RESEARCH UPDATE — MAY 2021
The Farrah Fawcett Foundation is pleased to announce a new research team partnership with Stand Up To Cancer.
The Stand Up To Cancer – Fanconi Anemia Research Fund – Farrah Fawcett Foundation Head and Neck Cancer Research Team, with support from American Head and Neck Society and Head and Neck Cancer Alliance, will bring new approaches for target identification and translational research. These innovations could lead to better treatment options for patients with head and neck squamous cell carcinoma (HNSCC) cancer.
“Our investment in these cancers is important, as HPV-related Head and Neck cancers are on the rise. HPV is responsible for 5% of the worlds cancers. Since the mechanism for cancer development and treatment translates to all HPV cancers, we feel this team will have great impact on our mission.”Alana Stewart, FFF President
The research group will focus on HPV-related and Fanconi Anemia (FA)-related cancers. Investigators across several disciplines, including oncology, biology, engineering, chemistry, physics, and other areas, will collaborate, each bringing their expertise to bear against HNSCC, its connection with HPV, and its association with defects in the FA pathway.
This new research team will benefit from SU2C’s structure, support, and oversight, through which a multi-disciplinary team will come together to focus on a discrete set of aims. SU2C’s six-month progress review ensures the team will meet milestones and deliverables while staying focused on pre-established goals. Moreover, the SU2C practice of integrating multidisciplinary experts on research teams, including lay patient advocates and non-clinical research experts, creates a sense of urgency amongst team members and results in more inclusive, patient-centered translational and clinical research.
The Research Team is supported by the Fanconi Anemia Research Fund, the Farrah Fawcett Foundation, the American Head & Neck Society, and Head and Neck Cancer Alliance.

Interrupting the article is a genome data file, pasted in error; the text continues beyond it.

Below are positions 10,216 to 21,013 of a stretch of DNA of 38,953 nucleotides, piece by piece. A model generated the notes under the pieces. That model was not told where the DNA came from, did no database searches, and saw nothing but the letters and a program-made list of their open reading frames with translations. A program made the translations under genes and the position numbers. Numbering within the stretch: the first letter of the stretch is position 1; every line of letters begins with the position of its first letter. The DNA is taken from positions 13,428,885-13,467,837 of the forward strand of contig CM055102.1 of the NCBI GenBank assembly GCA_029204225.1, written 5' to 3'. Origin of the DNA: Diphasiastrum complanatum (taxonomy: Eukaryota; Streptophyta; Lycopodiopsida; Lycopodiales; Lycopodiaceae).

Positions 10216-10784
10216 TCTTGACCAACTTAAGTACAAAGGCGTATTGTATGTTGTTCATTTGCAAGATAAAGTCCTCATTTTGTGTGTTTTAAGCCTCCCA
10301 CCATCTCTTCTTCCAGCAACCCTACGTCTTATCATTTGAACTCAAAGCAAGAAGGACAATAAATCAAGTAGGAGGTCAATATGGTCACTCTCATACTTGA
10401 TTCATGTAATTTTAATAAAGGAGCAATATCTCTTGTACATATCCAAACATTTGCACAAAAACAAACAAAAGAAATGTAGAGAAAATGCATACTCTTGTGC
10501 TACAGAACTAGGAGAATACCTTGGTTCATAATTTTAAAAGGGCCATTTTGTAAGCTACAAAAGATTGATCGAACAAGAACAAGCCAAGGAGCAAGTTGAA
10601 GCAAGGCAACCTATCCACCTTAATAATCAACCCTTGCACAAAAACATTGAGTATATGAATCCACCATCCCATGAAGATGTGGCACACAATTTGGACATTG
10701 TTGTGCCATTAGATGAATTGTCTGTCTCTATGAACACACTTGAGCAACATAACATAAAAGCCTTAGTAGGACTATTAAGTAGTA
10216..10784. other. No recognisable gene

The Farrah Fawcett Foundation and Stand Up To Cancer have collaborated by creating a research team dedicated to HPV-related cancers. To date, the FFF has donated over $1,500,000 with participation from the HPV and Anal Cancer Foundation. The team is now at clinical trial at Dana Farber Cancer Institute in Boston. According to the CDC, high-risk human papilloma viruses are responsible for 90% of anal cancers (the cancer that took Farrah’s life) and cervical cancers, as well as many vaginal, vulvar, penile, and oropharyngeal cancers.
The Farrah Fawcett Foundation is committed to helping find a cure. A large part of our focus is to support the most effective and cutting-edge research possible. We are specifically interested in HPV-related cancers.
Some of our grantees include UCLA Medical, MD Anderson, St. Jude’s. Brown and Duke University. We are proud of funding the first ever Farrah Fawcett Symposium on Circulating Tumor Cells and Chemosensitivity Testing. Because Farrah failed conventional chemoradiation within three months of completing therapy, she became an advocate of chemosensitivity testing. She had a strong belief in this type of therapy and because of the difficulty getting a clear consensus on its true utility, this conference presented relevant data to establish a state of knowledge and to encourage improved literature and studies in this area. Doctors from all over the world presented information and shared strategies. This was one of the first such events of its kind.